Trouble falling asleep? Israeli start-up has the answer

2breathe’s smart device combines ancient breathing techniques with modern, cloud-based technology to help users sleep without medication

Luke Tress is an editor and a reporter in New York for The Times of Israel.

2breathe technologies combines a wearable monitoring device and a cloud-based app to induce and monitor sleep (Courtesy)
2breathe technologies combines a wearable monitoring device and a cloud-based app to induce and monitor sleep (Courtesy)

Israeli medical device company 2breathe Technologies has developed a system that both helps users fall asleep and tracks their sleeping patterns, all without the use of pharmaceuticals.

“Tracking sleep is nice, inducing sleep is better,” said Erez Gavish, co-founder and CEO of the company.

Users wear a small sensor around their torso held in place by an elastic strap. The device, which sells for $180 with a 60-day guarantee, monitors breathing patterns by detecting pressure on the sensor as users inhale and exhale, and the information is relayed to a smartphone using Bluetooth. The 2breathe app guides clients toward relaxing breathing patterns using customized musical tones. It combines the “ancient wisdom” of therapeutic breathing with modern, cloud-based technology, Gavish said.

Gavish and his father, Dr. Benjamin Gavish, began developing the technology with an earlier company they founded, called RESPeRATE. They created a device that monitors and guides people’s breathing to lower their blood pressure. It is the only system cleared by the FDA to treat high blood pressure that does not use pharmaceuticals, Gavish said, and the company has sold about 250,000 units. The device worked, but there was an unexpected side effect. Users reported feeling sleepy and would often drift off before completing their daily 15-minute exercise.

Erez Gavish, left, and his father, Dr. Benjamin Gavish. (Courtesy)
Erez Gavish, left, and his father, Dr. Benjamin Gavish. (Courtesy)

The Gavishes adapted the technology for 2breathe. The program tracks clients’ breathing as they try to sleep, and composes a melody in real time that is in sync with their individual breathing pattern. The tones accompanying exhalations are gradually lengthened, so users begin to exhale more slowly without thinking about it. Focusing too much on breathing can be distracting and prevent people from falling asleep.

Gavish’s mother was a dancer, and he realized people have a natural inclination to follow rhythm.

“The physiology is there; the challenge is how to make it accessible to people, and how to overcome the paradox of getting to a therapeutic pattern of breathing without conscious effort,” Gavish said. “All you need to do is follow the tones which is something very natural.”

Their algorithm detects when people fall asleep, and the app turns itself off shortly after. It is currently only available on iOS devices.

2breathe's wearable device and iOS app. (Courtesy)
2breathe’s wearable device and iOS app. (Courtesy)

It is similar to breathing exercises in meditation, but easier for most people.

The app keeps a record of users’ overall sleeping patterns, telling them how long it takes them to fall asleep, the duration of their breaths, and the amount of time they are exhaling.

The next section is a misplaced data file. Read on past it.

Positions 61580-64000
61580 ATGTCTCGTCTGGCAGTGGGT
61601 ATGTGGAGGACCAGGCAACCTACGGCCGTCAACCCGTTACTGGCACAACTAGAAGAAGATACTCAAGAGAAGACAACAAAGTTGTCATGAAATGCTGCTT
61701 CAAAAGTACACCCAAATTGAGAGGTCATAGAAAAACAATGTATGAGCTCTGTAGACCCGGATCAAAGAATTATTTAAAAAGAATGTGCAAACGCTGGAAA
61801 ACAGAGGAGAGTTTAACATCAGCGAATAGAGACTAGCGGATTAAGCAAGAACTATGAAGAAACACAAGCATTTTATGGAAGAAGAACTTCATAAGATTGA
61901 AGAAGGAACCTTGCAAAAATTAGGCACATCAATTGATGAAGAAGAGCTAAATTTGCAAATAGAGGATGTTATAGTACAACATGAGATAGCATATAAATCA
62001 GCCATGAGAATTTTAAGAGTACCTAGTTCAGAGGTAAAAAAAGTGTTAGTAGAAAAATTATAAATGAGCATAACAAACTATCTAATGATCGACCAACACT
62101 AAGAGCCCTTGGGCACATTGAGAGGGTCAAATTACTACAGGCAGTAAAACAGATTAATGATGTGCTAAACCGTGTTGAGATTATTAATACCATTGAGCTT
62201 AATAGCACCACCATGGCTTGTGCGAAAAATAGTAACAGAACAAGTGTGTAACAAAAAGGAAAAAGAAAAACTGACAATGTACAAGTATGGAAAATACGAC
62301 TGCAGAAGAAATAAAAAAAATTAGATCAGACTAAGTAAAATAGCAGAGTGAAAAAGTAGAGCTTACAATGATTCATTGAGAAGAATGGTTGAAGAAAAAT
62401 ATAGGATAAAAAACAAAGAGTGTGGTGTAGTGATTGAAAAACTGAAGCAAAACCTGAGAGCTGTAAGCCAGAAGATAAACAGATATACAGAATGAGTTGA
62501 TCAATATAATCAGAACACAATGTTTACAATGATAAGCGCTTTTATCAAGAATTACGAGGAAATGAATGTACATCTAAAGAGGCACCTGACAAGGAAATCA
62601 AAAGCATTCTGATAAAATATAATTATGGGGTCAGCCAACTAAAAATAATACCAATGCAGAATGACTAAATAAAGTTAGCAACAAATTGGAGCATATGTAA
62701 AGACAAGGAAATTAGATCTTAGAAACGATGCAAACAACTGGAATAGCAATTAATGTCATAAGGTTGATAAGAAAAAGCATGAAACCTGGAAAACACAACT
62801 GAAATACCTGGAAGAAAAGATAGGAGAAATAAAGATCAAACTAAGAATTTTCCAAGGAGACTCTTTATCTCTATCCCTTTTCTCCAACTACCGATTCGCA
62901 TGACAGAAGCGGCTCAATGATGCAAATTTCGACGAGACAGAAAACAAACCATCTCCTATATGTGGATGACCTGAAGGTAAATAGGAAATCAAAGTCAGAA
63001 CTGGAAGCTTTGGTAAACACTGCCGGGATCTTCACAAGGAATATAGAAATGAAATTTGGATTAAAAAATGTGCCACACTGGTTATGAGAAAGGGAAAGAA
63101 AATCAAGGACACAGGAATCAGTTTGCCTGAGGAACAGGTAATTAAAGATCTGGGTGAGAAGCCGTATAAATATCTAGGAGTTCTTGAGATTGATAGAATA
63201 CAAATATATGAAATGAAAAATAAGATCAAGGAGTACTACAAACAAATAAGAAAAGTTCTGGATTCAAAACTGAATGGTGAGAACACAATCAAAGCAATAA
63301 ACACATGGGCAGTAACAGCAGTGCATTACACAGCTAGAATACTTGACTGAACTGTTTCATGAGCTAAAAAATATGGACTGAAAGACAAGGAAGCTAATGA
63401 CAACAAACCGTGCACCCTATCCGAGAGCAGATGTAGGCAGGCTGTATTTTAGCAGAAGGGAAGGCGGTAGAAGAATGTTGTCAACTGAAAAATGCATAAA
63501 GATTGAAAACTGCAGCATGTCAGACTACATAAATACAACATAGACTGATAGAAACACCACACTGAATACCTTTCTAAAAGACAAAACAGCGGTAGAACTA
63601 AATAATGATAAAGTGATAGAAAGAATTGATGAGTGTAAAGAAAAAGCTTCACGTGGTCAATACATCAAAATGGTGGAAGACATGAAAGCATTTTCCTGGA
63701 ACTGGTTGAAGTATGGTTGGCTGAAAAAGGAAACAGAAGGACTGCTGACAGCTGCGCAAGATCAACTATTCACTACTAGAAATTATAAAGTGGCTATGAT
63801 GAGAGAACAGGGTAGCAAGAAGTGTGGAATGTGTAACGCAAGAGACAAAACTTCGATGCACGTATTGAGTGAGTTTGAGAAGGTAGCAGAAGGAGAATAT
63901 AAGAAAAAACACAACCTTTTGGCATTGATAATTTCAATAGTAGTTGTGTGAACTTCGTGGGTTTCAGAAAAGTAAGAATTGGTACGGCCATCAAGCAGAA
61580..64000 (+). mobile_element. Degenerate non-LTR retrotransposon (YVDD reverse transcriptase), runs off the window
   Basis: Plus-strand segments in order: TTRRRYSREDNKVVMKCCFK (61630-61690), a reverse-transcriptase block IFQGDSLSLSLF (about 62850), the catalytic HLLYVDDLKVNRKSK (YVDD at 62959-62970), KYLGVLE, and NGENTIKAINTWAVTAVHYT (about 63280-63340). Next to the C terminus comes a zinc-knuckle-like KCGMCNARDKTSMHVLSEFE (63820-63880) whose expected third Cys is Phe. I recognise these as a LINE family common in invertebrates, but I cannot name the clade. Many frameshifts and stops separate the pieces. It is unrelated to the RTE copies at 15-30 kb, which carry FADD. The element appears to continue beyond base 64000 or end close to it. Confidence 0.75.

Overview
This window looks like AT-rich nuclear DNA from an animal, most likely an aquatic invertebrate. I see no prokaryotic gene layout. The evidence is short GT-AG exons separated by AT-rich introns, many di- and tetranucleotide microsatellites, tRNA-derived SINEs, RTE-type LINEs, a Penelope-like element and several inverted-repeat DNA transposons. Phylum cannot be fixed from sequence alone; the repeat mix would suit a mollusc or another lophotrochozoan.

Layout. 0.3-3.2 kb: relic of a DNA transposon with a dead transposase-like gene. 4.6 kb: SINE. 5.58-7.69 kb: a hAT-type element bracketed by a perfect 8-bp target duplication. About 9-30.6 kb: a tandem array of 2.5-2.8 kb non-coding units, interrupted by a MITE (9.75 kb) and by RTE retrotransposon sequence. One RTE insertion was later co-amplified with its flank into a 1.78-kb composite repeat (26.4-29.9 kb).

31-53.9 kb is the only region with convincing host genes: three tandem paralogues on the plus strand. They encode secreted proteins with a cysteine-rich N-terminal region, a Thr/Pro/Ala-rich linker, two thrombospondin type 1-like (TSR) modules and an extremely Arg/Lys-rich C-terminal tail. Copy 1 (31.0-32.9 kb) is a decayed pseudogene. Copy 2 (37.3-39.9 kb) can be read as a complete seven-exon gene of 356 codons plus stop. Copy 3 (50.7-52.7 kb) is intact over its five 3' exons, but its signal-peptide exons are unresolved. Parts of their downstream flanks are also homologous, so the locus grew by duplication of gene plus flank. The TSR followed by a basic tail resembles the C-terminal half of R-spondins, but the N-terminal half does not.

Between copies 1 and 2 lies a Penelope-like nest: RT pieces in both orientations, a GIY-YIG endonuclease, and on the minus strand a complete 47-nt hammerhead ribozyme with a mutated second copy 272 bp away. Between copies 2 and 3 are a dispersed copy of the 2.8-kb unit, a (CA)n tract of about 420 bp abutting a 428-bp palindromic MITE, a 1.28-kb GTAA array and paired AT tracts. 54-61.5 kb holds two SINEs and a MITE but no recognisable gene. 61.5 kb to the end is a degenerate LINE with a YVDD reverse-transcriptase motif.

This information is stored in a cloud, and 2breathe analyzes it to improve their system. More users will lead to better algorithms and ultimately better service.

“One of the conceptual breakthroughs of smart devices or connected devices is that they’re being optimized all the time and can be personalized, especially when you’re talking about digital therapeutic devices,” Gavish said.

He compares it to other wearable technology solutions used to improve fitness.

Screens are usually an “enemy of sleep” because distractions and light can keep us from dozing off, Gavish said, but technology is not necessarily an impediment to a good night’s rest. 2breathe guides users using audio and the screen dims quickly after the app is activated to keep light out of users’ bedroom environment. The company recommends people put their phones on airplane mode before lying down.

The company started selling the device in Japan in March after forming a partnership with the Japanese health care corporation Teijin.

A screenshot of a session report on 2breathe's app. (Courtesy)
A screenshot of a session report on 2breathe’s app. (Courtesy)

They previously introduced the product to friends and acquaintances in Israel to test the system. They expected most users to be younger people who were more comfortable using the technology, but they found an unexpected fan base – parents of school-age children and older people. About 20 to 30 percent of kids have difficulty sleeping, Gavish said, and some parents found that their children followed the apps’ tones easily and fell asleep faster.

Older people who had previously used RESPeRATE also took to the device quickly. Their problem is usually not falling asleep, but staying asleep, and doing breathing exercises can help with the problem. Many of the older users wake up during the night and repeat the breathing patterns from memory to help them fall back asleep and some use it as a daily exercise, not necessarily before bedtime.

The system will work for anyone, though, as long as they are willing to try, Gavish said, and is a healthier and more sustainable alternative to medication.

“It’s not a magic pill. People understand magic pills have downsides, there’s always a catch,” Gavish said. “We’re empowering people to solve this issue.”

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